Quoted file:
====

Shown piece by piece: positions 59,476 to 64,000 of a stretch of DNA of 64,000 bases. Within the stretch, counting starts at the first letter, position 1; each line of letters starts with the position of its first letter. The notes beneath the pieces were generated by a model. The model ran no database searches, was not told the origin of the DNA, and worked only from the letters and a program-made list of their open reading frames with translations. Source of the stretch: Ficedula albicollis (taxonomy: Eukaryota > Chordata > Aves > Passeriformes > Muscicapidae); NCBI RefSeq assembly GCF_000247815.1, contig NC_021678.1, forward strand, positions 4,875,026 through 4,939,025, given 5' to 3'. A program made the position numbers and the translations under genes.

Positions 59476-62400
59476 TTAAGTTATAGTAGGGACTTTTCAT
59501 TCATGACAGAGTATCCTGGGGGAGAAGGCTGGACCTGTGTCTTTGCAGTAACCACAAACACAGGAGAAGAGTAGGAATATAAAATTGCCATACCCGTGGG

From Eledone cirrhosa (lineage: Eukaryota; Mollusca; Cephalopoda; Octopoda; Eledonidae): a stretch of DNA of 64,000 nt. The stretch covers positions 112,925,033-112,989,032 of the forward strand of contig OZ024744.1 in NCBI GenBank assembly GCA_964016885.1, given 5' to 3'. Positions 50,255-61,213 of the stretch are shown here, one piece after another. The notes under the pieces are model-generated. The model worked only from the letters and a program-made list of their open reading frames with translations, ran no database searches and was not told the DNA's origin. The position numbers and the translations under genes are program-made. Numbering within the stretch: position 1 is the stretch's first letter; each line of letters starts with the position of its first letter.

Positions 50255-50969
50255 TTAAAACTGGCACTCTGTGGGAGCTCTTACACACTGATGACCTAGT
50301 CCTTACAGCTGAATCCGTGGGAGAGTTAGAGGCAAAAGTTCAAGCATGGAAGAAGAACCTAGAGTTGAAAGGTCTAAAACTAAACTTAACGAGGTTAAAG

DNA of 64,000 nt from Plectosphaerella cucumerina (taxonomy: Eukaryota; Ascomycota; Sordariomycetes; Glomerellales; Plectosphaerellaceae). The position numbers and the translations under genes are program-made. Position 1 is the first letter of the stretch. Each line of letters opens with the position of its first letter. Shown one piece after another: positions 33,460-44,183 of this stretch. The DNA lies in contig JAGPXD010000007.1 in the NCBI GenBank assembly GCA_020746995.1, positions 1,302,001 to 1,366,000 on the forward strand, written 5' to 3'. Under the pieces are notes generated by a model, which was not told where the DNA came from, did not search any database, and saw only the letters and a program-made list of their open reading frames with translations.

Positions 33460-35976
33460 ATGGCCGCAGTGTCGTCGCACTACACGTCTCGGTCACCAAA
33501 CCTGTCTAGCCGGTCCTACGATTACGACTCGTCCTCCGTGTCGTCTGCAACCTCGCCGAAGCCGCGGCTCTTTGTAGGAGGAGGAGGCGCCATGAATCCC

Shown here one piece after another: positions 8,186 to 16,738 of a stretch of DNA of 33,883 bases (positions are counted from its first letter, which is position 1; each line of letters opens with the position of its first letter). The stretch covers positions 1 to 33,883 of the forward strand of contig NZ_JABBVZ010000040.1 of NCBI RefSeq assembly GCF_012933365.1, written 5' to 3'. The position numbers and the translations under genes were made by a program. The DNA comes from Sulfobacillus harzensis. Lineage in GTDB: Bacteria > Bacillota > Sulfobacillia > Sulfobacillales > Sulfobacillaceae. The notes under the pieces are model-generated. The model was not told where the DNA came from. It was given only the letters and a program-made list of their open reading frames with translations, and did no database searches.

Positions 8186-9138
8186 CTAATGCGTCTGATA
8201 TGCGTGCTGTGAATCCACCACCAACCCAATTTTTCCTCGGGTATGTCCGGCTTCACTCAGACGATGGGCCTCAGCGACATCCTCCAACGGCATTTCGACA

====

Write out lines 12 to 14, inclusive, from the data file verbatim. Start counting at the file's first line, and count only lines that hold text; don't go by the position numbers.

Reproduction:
33501 CCTGTCTAGCCGGTCCTACGATTACGACTCGTCCTCCGTGTCGTCTGCAACCTCGCCGAAGCCGCGGCTCTTTGTAGGAGGAGGAGGCGCCATGAATCCC

Shown here one piece after another: positions 8,186 to 16,738 of a stretch of DNA of 33,883 bases (positions are counted from its first letter, which is position 1; each line of letters opens with the position of its first letter). The stretch covers positions 1 to 33,883 of the forward strand of contig NZ_JABBVZ010000040.1 of NCBI RefSeq assembly GCF_012933365.1, written 5' to 3'. The position numbers and the translations under genes were made by a program. The DNA comes from Sulfobacillus harzensis. Lineage in GTDB: Bacteria > Bacillota > Sulfobacillia > Sulfobacillales > Sulfobacillaceae. The notes under the pieces are model-generated. The model was not told where the DNA came from. It was given only the letters and a program-made list of their open reading frames with translations, and did no database searches.

Positions 8186-9138